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Posted: January 27, 2014

More on the accounting Super Bowl

So, who wins?

Greg Pfahl

(This is the second of two parts. Read Part One.)

Instead of trying to revise an entire financial reporting model, the PCC’s approach is to hit certain areas of financial reporting to simplify the accounting. But some areas of focus for the PCC are not finalized:

Accounting for Identifiable Intangible Assets in a Business Combination – The goal is to reduce the number and types of intangible assets that could result from a business combination. The FASB has been directed to perform additional research for discussion in January 2014.

Consolidation of Common Control Leasing Arrangements – Manufacturers will often lease their facilities from an entity that is owned or controlled by the owners of the manufacturer. An accounting standard that was put in place by the FASB, primarily in response to Enron, will generally require consolidation of the leasing company, which many companies believes distorts their financial statements by “grossing up” the assets and liabilities.

The PCC has voted to finalize an alternative for private companies to avoid this accounting and the issue has been sent to the FASB for endorsement. If adopted the accounting alternative would be applicable for the first annual period beginning after December 15, 2014, with earlier application permitted.

Ok, so who wins the private accounting Super Bowl?

The method of accounting that ultimately wins is what works on a practical level, and that has to start with the primary users of financial statements. Although his thoughts may not represent the banking industry as a whole, I believe this insightful comment by James Tanzillo, senior vice president, commercial banking group, Vectra Bank Colorado, will reflect the opinions of many bankers. I asked him if he thinks banks would accept audited financial statements that are not prepared in accordance with GAAP? Tanzillo replied:

“My initial thought would be no, without some regulatory guidance, meaning from the regulators of banks. I could potentially see a scenario where banks require both traditional GAAP and the new GAAP statements being required.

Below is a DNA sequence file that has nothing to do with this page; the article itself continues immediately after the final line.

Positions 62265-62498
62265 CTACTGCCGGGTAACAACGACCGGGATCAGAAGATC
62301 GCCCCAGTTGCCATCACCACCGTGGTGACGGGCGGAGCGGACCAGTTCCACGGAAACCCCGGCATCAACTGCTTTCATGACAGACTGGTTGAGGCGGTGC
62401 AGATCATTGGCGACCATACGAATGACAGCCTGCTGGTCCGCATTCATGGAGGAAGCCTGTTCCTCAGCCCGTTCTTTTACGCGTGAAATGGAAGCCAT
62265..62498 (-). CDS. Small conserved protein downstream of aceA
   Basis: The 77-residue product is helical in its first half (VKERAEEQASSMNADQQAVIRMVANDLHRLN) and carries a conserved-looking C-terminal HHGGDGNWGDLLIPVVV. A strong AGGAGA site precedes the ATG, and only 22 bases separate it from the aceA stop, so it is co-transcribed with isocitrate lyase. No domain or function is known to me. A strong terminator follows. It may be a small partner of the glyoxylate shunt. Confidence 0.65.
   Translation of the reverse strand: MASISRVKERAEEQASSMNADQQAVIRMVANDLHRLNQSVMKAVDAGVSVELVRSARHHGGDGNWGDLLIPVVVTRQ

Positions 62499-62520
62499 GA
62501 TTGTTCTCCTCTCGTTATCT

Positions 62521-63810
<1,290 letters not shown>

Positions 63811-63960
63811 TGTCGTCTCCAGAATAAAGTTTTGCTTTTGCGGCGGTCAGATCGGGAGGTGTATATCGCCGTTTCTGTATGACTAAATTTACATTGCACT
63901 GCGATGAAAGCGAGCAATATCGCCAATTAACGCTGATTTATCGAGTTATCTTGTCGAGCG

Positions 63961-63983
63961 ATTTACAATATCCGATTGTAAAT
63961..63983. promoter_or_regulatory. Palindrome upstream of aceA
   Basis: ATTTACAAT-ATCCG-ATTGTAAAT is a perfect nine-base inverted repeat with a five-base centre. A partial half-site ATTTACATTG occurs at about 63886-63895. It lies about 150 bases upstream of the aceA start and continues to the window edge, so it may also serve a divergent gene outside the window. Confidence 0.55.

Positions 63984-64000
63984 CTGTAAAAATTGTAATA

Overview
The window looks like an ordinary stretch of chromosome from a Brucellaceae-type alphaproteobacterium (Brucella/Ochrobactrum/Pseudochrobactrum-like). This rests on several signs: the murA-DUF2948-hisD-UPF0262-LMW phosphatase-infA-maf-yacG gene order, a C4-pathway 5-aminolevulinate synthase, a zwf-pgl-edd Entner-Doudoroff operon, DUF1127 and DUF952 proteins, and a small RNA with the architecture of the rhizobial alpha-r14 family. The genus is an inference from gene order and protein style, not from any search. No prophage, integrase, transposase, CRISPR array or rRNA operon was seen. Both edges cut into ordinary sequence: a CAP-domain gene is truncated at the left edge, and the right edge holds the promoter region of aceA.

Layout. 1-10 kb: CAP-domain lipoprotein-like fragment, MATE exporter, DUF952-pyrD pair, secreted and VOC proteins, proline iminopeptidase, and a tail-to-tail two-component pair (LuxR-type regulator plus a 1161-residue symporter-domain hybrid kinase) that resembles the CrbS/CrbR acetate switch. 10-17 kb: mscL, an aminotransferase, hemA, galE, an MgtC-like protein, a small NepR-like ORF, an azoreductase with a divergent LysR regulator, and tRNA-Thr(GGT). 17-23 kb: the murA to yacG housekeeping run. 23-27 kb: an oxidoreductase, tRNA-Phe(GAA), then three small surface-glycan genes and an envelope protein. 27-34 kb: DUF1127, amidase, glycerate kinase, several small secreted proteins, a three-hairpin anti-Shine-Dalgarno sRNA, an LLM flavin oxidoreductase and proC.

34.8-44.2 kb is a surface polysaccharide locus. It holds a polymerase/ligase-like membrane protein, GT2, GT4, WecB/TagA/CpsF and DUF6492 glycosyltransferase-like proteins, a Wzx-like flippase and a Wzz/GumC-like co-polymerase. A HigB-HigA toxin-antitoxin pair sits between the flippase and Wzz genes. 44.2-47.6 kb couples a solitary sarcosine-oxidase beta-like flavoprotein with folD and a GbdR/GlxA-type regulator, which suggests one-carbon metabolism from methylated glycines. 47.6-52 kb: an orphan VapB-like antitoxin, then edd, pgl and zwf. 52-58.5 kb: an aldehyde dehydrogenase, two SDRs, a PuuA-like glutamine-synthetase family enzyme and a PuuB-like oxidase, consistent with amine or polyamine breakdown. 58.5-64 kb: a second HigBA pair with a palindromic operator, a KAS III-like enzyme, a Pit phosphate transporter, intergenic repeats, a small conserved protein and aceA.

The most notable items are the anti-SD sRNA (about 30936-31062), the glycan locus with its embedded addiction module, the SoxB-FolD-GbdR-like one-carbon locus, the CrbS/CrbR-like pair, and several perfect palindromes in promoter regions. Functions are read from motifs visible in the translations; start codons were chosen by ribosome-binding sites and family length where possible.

“The idea of Big GAAP versus Little GAAP makes sense and sounds appealing. I just wonder how that can be efficiently incorporated into an industry of standards, with decisions based on historical information. The ambiguity that these changes could introduce may be difficult to initially deal with, until the industry receives some regulatory guidance, “said Tanzillo.

The good news for manufacturers is that we are seeing a directed effort to reduce the complexities of complying with financial reporting requirements, which should  therefore reduce costs. As we can see, rather than attempt to develop an overall separate set of accounting standards for private companies, the PCC has developed an agenda to address certain standards that present the most issues in practice. In our analogy, the AICPA, represented by, let’s say the Seattle Seahawks, made its impact felt, but we live in Bronco country, so it says here that the FASB’s PCC will prevail as the more favorable model. Peyton Manning’s Broncos/PCC win the Super Bowl, at least of private company accounting standards.

I believe that the accounting alternatives approach of the PCC will prevail as the more favorable model as the financial statements will still be considered to be prepared in accordance with U.S. GAAP, whereas the AICPA’s framework will be OCBOA and therefore not U.S. GAAP.

Greg Pfahl, CPA, is an audit partner in the Denver office of Hein & Associates LLP, a full-service public accounting and advisory firm with additional offices in Houston, Dallas and Orange County. He specializes in financial reporting for complex transactions, including initial public offerings (IPOs), private offerings, and mergers and acquisitions, and serves as a local leader for the firm’s alternative energy practice area. Greg Pfahl can be reached at gpfahl@heincpa.com or 303.298.9600.

 

 

 

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